Nutrition is a divisive topic. For every one person who says cold-press juicing will improve every single aspect of your life, there's another person, equally passionate, equally internet-savvy, maintaining that the juicing process rids fruits and vegetables of most, if not all, of their inherent nutrients and fiber, rendering the slurry you're left with virtually meaningless to your health. In the process of conducting ITG interviews, we've heard that drinking a non-organic green juice was the equivalent of "mainlining heroin." We've been told a shot of chlorophyll a day will make you glow like you just had sex; that Fiji water is basically poison (so not alkaline); that fruits, when eaten with other foods, just ferment in your stomach; that tomatoes make your body acidic and should be avoided. (Also to be avoided, according to someone we've spoken to: gluten, corn, sugar, alcohol, caffeine, fruit, whey protein, and the list goes on.)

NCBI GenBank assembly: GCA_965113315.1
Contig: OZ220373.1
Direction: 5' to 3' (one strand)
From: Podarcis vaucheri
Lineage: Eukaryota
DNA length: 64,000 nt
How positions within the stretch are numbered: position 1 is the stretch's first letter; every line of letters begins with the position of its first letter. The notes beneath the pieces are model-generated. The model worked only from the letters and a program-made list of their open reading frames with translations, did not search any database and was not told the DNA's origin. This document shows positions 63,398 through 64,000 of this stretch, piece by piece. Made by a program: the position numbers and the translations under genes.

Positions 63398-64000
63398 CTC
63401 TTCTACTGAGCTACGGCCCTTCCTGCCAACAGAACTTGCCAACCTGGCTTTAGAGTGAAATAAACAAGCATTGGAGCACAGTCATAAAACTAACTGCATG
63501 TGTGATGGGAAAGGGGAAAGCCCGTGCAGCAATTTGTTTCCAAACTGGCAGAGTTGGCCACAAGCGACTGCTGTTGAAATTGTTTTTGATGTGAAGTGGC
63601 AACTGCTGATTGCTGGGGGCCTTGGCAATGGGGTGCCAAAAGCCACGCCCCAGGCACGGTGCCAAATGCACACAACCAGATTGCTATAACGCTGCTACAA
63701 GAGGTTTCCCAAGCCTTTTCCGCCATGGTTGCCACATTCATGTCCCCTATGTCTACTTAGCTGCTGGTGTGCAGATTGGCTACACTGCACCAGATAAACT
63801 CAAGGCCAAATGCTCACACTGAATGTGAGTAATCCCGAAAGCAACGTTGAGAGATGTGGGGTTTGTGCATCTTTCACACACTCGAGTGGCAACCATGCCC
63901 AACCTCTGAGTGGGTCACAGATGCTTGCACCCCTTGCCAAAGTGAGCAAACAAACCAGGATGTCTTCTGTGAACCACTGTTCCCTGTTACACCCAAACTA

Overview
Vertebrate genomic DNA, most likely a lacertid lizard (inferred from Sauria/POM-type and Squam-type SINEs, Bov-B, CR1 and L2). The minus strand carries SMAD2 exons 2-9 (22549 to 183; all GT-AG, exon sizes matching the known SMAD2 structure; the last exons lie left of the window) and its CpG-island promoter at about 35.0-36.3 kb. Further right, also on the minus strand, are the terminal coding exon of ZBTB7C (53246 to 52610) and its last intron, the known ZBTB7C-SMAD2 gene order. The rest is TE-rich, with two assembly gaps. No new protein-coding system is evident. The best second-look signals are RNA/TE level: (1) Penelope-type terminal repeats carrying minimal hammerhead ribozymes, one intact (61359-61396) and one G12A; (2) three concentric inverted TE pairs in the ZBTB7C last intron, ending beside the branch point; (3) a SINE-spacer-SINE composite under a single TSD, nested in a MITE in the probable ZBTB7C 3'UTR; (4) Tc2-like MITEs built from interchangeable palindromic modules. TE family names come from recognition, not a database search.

At the office we joke that no food is safe. You think kale is good for you? Think again. Considering a banana cleanse? (Note: A recent Instagram rabbit hole lead me to a cluster of accounts, such as @BrusselsVegan, whose proprietors offer recipes for "nana ice cream"—just frozen bananas with a beet or something thrown in, blended to look like a frozen dessert—and log their experiences with a 20-to-30-bananas-a-day 'cleanse' known as "Banana Island." Intense.) "Bananas are basically just sugar and starch," someone will pipe in. "Not good." And that answers that.
Which means I'm left with the distinct feeling that there are basically no foods that are totally, 100% great for you. "Superfoods" are a myth! Açaí? Aça-don't even think about ingesting all that sugar. Except organic blueberries. High in antioxidants, high in fiber, low in sugar, they seem to be the only food everyone can agree is fantastic for you. But in the interest of keeping my breakfast/lunch/dinner options varied, and my diet balanced, I wanted to throw the question out to you guys: Besides blueberries, what are the best foods to eat? And, bonus points to anyone who can offer options (and examples) for people who don't go grocery shopping and eat most of their meals at work or in restaurants...i.e., me.
Photo by Deja Turner and Sailor Brinkley Cook.